In 1956, Oakridge Centre, a 28.3 acre site originally owned by the Canadian Pacific Railway, became the first CD-1 zoning approved in the city. In 1959, the City’s first mall was built here.

Today, Oakridge Centre remains much the same, with its low-rise retail buildings, small office towers and sprawling parking lot containing more than 3,000 parking spots.

Proposed rezoning

Vancouver City Council first considered redevelopment of the site in 2007. But the economic downturn stalled the process.

Then in 2012, the City restarted the process that would transform Oakridge centre from an outdated mall to a vibrant city centre.

Oakridge’s proximity to the Canada Line makes it an ideal location for increased density for three reasons:
• the City estimates the Cambie Corridor will grow by as much as 30,000 residents over the next 30 years
• Metro Vancouver estimates the region’s population will grow by 1.2 million residents to 3.4 million persons
• Metro Vancouver’s Regional Growth Strategy encourages new density along key transportation corridors

The rezoning application

In October 2012, Henriquez Partners Architects on behalf of Ivanhoe Cambridge and Westbank Development submitted a rezoning application for Oakridge Centre for a mixed-use development including commercial, office, residential and public amenity space. The plan includes 13 residential towers housing 2,818 residential units in buildings ranging from six to 45 storeys.

Retail space will more than double to 1.4 million square feet and office space will almost quadruple to more than 424,000 square feet.

Public amenities will include a new community centre with a dedicated seniors space and community kitchen, an expanded library, a child care facility with outdoor play area, and rooftop green space. The City estimates the project will create 3,000 new jobs.

Currently on site2012 poropsed rezoning
Building heightup to 7 storiesup to 45 storeys (412 feet)
Total sqare feet822,0004,597,559
Publicly accessible open space on the roof will include:
Parks and lawnsWaterfalls and reflecting pools
Terraced gardensCommunity gardens
Japanese gardensPedestrian walkways
Volleyball courtRunning loop
Multipurpose fieldMulti-use courts for basketball, badminton, etc.
Bocce ball fieldView decks
Wedding pavilionTai Chi pavilion

Affordable housing at Oakridge Centre

Vancouver’s inclusionary housing policy for major projects applies to the Oakridge Centre rezoning and sets a 20% affordable housing target. This means that of the 2,818 units, 695 could be affordable housing.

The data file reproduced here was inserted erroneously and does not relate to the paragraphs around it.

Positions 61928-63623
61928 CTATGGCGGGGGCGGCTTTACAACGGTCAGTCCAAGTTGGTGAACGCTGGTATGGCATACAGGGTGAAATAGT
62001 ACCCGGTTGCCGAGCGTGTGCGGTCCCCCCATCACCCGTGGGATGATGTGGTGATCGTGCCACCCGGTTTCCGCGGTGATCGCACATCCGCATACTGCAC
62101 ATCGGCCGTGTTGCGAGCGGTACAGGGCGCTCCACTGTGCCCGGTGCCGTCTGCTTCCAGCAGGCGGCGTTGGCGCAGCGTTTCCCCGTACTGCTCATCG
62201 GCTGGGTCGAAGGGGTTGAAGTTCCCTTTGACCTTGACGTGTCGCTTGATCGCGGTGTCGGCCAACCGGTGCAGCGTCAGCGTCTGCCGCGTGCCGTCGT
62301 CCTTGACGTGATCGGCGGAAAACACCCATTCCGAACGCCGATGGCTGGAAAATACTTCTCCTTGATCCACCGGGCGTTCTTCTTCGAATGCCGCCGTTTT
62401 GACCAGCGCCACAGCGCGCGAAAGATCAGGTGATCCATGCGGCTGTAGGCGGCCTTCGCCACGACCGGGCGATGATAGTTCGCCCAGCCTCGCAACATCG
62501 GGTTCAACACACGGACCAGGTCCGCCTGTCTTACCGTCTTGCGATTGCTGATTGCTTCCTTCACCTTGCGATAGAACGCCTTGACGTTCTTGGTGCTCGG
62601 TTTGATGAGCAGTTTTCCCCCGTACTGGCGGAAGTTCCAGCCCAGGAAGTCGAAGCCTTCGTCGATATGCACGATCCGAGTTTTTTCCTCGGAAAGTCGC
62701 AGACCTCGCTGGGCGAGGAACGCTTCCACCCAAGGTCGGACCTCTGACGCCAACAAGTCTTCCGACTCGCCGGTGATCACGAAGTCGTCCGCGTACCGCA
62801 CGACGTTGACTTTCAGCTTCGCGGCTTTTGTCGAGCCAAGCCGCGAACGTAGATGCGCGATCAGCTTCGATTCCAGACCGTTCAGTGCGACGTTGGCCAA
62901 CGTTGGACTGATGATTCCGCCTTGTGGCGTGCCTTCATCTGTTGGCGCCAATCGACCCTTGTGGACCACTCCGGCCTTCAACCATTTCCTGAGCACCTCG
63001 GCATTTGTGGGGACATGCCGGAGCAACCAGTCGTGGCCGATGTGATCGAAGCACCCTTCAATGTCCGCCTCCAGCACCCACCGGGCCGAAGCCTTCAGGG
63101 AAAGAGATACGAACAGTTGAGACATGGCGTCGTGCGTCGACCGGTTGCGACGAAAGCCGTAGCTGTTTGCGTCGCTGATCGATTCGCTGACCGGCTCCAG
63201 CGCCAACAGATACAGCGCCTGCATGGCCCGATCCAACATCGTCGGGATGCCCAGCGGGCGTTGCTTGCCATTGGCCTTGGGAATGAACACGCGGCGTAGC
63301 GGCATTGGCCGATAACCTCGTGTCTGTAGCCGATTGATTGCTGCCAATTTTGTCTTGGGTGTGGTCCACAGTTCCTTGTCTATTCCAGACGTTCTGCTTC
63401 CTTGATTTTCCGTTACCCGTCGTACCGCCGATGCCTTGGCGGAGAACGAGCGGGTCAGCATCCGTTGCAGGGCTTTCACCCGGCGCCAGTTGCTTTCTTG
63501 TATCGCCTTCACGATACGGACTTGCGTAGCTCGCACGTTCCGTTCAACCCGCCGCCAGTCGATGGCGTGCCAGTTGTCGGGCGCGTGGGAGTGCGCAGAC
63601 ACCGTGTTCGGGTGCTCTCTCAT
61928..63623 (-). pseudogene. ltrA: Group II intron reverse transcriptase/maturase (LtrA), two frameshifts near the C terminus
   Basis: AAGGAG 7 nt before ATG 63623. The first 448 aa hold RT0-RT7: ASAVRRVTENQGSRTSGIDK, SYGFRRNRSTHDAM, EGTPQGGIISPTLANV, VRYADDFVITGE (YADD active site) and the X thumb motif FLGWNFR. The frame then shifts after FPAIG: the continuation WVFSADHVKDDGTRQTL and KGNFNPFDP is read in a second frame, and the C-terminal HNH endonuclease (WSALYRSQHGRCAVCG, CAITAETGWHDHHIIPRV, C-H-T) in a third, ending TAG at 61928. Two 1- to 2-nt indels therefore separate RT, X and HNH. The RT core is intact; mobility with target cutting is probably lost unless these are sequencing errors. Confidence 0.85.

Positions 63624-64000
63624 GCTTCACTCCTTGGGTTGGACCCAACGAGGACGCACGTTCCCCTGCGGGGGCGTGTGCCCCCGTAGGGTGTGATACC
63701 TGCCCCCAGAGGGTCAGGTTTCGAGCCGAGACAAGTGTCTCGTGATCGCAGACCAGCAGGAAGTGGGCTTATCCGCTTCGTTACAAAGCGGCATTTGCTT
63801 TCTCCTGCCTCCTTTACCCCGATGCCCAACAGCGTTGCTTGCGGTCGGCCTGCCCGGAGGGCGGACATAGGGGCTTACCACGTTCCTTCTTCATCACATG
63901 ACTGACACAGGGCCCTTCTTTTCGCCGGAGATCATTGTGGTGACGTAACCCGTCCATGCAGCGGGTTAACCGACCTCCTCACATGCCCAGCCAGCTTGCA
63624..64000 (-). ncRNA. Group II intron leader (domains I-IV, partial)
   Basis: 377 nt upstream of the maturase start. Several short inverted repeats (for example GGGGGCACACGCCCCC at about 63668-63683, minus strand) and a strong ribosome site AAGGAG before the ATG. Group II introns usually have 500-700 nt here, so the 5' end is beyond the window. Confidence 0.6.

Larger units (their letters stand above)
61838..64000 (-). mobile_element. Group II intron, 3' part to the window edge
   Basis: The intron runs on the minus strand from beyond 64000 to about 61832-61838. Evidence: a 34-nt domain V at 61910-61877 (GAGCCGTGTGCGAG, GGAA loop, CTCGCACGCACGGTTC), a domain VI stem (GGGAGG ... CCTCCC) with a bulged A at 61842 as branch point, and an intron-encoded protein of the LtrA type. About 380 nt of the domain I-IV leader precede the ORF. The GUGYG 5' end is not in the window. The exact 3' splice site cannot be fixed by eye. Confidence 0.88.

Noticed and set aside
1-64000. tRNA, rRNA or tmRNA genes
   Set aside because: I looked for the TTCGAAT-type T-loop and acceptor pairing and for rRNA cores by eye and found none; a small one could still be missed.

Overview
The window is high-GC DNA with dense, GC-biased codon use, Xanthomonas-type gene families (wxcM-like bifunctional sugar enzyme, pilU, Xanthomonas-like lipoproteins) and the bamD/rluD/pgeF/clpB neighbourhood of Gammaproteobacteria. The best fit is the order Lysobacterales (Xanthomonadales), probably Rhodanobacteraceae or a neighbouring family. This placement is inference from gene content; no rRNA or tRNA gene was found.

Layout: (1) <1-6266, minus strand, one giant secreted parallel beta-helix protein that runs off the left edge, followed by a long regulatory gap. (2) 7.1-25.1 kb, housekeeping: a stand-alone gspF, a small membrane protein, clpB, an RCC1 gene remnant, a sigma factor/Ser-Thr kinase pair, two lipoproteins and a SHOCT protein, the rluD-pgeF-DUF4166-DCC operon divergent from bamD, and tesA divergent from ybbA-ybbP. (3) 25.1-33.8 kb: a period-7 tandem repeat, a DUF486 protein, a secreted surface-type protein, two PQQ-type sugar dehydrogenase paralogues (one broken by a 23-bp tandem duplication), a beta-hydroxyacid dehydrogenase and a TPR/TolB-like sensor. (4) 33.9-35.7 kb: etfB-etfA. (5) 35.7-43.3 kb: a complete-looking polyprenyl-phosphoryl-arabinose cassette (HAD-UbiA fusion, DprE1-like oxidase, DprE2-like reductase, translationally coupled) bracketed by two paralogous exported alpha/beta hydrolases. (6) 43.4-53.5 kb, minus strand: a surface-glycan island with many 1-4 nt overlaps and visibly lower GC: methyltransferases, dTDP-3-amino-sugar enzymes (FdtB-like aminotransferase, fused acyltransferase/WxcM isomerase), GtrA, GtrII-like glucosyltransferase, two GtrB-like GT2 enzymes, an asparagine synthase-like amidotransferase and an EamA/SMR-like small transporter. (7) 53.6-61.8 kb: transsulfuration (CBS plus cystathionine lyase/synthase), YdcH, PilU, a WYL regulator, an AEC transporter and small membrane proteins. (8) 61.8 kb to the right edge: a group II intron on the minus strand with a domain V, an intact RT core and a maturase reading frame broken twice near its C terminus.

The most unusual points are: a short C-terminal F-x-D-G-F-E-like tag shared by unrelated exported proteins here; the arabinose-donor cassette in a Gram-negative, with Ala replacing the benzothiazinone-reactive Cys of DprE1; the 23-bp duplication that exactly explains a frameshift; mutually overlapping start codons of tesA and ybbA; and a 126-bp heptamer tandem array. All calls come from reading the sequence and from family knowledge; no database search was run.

The City will consider a range of options to deliver affordable housing for the Oakridge redevelopment, including:
• Social and market rental housing – both private and non-profit
• Clear title to a land site that could accommodate 20% of the units
• Off-site provision of affordable housing

Continuing consultation

Since March 2012 the City has hosted open houses, stakeholder meetings, information kiosks and an online consultation.

Concerns have focused on whether the proposed redevelopment would fit into the existing neighbourhood, the height of buildings, and the potential for overcapacity of transit.

The City has determined the proposed redevelopment is in keeping with City and regional policies adopted in consultation with residents, including:
• Oakridge Langara Policy Statement
• Riley Park South Cambie Vision
• Greenest City 2020 Action Plan
• Cambie Corridor Plan
• Housing and Homelessness Strategy 2012-2021
• Metro Vancouver 2040: Shaping our Future (the regional growth strategy)
• Transportation 2040 Plan
• Vancouver Economic Action Strategy
• EcoCity Policies for Rezoning of Sustainable Large Sites
• Green Building Rezoning Policy

Moving forward

The proposed rezoning requires approval. The approval process will include a public hearing where residents and other stakeholders will have the opportunity to talk about the rezoning application.

Should the rezoning process proceed smoothly, construction could potentially begin in 2014.

For more information visit the City of Vancouver’s web site at:

Photo source: City of Vancouver

Source: REBGV